Discussion:
VMS Roadmap - June 2017
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IanD
2017-06-13 14:34:30 UTC
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https://www.vmssoftware.com/pdfs/VSI_Roadmap_20170607.pdf

Didn't see it posted but didn't check every post...

Q4 OpenVMS V9.0 x86-64 Early Adopter Release

• Selected HPE Servers (Intel & AMD)

I hope we will see at least one Threadripper CPU in this mix ;-)

Must say I'm somewhat surprised that Python is still listed as 'investigating', since it's pretty well the glue language of choice across a number of platforms now (I don't think the VMS Python folks are planning on Python 3)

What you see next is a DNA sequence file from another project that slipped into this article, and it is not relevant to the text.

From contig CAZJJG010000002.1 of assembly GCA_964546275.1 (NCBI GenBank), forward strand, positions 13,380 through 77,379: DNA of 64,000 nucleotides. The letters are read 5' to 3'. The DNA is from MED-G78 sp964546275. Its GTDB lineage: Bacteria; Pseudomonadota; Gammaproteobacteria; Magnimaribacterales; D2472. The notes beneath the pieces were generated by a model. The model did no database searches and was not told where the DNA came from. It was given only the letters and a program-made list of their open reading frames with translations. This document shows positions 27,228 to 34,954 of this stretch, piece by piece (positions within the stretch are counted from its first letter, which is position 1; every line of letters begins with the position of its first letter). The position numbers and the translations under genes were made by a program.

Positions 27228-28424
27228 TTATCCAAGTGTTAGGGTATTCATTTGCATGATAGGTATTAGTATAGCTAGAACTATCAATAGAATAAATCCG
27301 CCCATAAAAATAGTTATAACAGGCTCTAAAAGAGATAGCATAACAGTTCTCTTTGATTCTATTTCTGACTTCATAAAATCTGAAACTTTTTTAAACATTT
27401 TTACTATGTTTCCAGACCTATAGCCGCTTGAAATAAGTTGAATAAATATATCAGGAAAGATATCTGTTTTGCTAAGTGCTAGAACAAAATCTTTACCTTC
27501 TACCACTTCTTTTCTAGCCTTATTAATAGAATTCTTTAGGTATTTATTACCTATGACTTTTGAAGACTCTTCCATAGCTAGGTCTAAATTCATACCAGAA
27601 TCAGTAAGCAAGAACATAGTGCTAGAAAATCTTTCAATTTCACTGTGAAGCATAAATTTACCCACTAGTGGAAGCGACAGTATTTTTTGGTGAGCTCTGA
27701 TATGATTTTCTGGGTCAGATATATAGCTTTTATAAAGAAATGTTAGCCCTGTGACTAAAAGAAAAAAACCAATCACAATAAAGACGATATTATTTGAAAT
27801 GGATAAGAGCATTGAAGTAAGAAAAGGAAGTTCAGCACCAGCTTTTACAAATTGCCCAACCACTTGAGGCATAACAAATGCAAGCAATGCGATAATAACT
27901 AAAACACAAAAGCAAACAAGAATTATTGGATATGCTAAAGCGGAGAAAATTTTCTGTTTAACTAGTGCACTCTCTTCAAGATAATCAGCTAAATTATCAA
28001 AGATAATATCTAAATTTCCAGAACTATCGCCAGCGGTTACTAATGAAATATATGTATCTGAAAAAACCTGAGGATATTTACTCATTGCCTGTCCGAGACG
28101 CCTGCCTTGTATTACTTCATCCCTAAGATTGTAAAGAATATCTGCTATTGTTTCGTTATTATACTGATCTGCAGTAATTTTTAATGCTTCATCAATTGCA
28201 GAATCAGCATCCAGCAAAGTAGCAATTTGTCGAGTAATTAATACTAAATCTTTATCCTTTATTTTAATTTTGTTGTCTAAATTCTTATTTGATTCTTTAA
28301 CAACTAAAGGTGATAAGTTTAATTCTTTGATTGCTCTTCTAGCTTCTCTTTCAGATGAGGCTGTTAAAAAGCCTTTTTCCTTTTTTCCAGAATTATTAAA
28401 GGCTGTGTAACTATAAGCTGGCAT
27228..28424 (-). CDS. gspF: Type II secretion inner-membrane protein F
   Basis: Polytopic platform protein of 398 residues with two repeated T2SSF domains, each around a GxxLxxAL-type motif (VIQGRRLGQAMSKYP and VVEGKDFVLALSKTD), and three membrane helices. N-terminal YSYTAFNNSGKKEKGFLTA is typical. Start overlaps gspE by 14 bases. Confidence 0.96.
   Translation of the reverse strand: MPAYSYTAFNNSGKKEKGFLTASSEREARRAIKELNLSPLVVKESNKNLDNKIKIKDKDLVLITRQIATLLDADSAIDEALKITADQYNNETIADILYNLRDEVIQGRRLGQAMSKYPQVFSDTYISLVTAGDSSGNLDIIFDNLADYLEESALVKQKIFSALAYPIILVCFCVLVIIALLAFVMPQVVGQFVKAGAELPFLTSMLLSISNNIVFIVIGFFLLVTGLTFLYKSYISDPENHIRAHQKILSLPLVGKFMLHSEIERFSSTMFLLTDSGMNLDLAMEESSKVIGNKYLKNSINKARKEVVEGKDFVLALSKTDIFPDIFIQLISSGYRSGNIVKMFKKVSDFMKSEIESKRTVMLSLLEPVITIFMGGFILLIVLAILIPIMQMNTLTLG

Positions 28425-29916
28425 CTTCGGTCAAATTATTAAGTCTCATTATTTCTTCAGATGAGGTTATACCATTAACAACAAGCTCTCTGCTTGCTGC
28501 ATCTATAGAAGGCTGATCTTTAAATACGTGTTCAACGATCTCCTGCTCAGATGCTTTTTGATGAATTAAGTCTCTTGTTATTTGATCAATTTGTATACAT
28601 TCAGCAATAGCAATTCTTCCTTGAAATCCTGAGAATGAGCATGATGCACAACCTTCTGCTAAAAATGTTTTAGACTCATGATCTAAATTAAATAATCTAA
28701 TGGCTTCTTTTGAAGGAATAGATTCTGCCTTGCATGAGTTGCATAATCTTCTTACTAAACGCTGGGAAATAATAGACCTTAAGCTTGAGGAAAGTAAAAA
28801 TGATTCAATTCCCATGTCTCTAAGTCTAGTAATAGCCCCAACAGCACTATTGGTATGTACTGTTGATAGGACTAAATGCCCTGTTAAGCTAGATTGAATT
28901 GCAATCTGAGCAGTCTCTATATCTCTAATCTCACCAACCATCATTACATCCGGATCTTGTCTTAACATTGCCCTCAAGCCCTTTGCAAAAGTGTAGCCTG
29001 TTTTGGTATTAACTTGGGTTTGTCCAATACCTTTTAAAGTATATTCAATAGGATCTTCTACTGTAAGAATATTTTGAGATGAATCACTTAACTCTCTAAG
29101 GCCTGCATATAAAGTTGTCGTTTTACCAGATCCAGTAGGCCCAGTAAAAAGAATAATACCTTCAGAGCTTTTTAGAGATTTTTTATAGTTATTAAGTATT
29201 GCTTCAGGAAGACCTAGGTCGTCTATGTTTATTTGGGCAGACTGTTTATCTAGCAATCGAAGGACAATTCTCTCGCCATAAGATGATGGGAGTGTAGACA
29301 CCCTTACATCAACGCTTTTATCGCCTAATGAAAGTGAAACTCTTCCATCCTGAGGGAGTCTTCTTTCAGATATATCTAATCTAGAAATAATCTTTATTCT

What specifically do these mean?

Q1 OpenVMS V8.5

• Enhanced Password Management

and

Q4 OpenVMS V9.0 Itanium General Release
• Stronger Password Encryption
Arne Vajhøj
2017-06-13 14:50:24 UTC
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Post by IanD
Q4 OpenVMS V9.0 x86-64 Early Adopter Release
Nice.
Post by IanD
• Selected HPE Servers (Intel & AMD)
Obvious question: only supported on HPE server or only running on HPE
servers?
Post by IanD
Must say I'm somewhat surprised that Python is still listed as
'investigating', since it's pretty well the glue language of choice
across a number of platforms now
Varies a bit around. But Python is an important language.
Post by IanD
What specifically do these mean?
Q1 OpenVMS V8.5
• Enhanced Password Management
and
Q4 OpenVMS V9.0 Itanium General Release • Stronger Password
Encryption
The last one seems rather obvious: different algorithm,
more bits, longer salt.

Arne
d***@gmail.com
2017-06-13 15:13:45 UTC
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Post by Arne Vajhøj
Post by IanD
Q1 OpenVMS V8.5